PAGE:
Sunday, 21 April 2013

Jim Tisch - A Friend to Shareholders

In The Office, Steve Carrell's Michael Scott, branch manager at dying paper company Dunder Mifflin, hosts the "Dundies," an annual award ceremony put on to recognize the staff's accomplishments.  In that same spirit, this writer will award a "Friendly" to acknowledge behavior that is beneficial to shareholders, whether it comes from managers, investors, members of the media, or elsewhere.  These prestigious awards will be handed out from time to time, rather than annually, and without the accompanying evening at Chili's, where the not-so-grateful employees of Dunder Mifflin met to receive their awards.

And the award goes to...Jim Tisch, and the rest leadership team at Loews

Loews, a conglomerate controlled by the Tisch family, recently decided to reach out to shareholders in a creative way.  Rather than communicating in one of the usual forms - annual reports, press releases, television interviews etc. - the company released a short graphic novel that illustrates – literally – its story.  Given that the value of Loews lies in several businesses - both wholly owned firms and common stock positions - many would-be shareholders are put off by the complexity.  The graphic work intends to simplify the story.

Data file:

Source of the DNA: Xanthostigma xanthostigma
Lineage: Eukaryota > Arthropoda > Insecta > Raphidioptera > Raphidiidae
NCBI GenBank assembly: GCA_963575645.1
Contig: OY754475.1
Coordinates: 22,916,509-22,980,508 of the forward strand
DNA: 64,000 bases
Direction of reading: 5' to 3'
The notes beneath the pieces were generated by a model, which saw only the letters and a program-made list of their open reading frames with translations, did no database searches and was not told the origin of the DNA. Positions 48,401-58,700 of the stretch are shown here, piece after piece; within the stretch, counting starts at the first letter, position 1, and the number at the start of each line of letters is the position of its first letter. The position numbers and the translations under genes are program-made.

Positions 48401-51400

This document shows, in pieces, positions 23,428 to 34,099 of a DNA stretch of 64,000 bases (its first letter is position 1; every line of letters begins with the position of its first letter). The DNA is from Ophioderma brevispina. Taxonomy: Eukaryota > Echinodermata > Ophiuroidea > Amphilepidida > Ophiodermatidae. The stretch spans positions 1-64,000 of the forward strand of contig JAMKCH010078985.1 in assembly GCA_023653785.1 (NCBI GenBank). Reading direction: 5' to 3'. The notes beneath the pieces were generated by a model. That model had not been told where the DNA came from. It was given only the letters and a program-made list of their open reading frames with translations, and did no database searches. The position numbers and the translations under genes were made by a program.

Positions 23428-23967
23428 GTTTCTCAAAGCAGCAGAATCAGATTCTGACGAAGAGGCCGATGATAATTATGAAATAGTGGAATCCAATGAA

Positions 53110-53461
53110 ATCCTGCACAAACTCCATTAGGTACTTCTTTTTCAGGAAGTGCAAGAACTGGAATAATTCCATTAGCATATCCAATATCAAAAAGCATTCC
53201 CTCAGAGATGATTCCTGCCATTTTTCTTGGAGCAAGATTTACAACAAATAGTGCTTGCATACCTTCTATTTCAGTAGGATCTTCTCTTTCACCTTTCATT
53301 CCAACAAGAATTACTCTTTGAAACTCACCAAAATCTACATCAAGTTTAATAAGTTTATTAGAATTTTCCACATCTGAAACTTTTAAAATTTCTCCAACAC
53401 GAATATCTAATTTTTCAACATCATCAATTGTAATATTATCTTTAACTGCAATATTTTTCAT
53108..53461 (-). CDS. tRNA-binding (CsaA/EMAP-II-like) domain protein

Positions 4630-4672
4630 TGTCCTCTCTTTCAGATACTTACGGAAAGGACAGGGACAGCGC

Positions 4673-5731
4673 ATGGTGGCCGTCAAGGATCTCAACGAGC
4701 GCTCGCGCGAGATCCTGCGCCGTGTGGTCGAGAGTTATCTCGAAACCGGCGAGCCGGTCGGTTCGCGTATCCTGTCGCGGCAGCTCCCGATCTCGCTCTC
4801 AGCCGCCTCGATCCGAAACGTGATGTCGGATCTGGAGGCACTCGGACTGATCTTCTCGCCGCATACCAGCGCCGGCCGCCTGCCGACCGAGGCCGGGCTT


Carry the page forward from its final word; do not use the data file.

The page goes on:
The 16-page effort tells the story of its major businesses, which include large stakes in publically traded firms such as insurer CNA and Diamond Offshore.   The piece also mentions that Loews is undervalued.  In fact, readers learn that (at the time of publication) the stock is trading at about $48 per share, yet its "sum of the parts" amount to $50, which doesn't include the value of dozens of high-end hotels, various pipeline properties, or Highmount, an energy exploration and production company.  Readers are reminded that the company has trounced the market over 50 years, returning 16% per year, compared to about half that for major indexes.  In addition, the company re-affirms its core philosophical convictions, including patience, a focus on the downside rather than the upside, and thinking like owners.

Art Spiegelman, surely the world's most influential graphic novelist, dismissed Loews' effort as an artistic failure.  His criticism isn't self-serving, either: the work, starring investigator "Lotta Value," with recurring appearances from "Rich Stockman," will not be confused with Maus, Spiegelman's two-part masterpiece of the graphic novel form.  However, it remains a worthwhile effort at reaching both existing and potential shareholders.  It's possible that Loews' short work will reach most shareholders because of the form, not the content; thanks to the event itself, rather than its subject.  In other words, it may be more about the meta than the message.  Speigelman may appreciate that aspect of it, at least.  In 2011, he released a graphic novel about the original Maus experience - the work's creation, its critical reception, and its implications for his own personal life.  The book's name?  MetaMaus.

Here is other coverage of Jim Tisch, and here is another "Friendly," won by Warren Buffett

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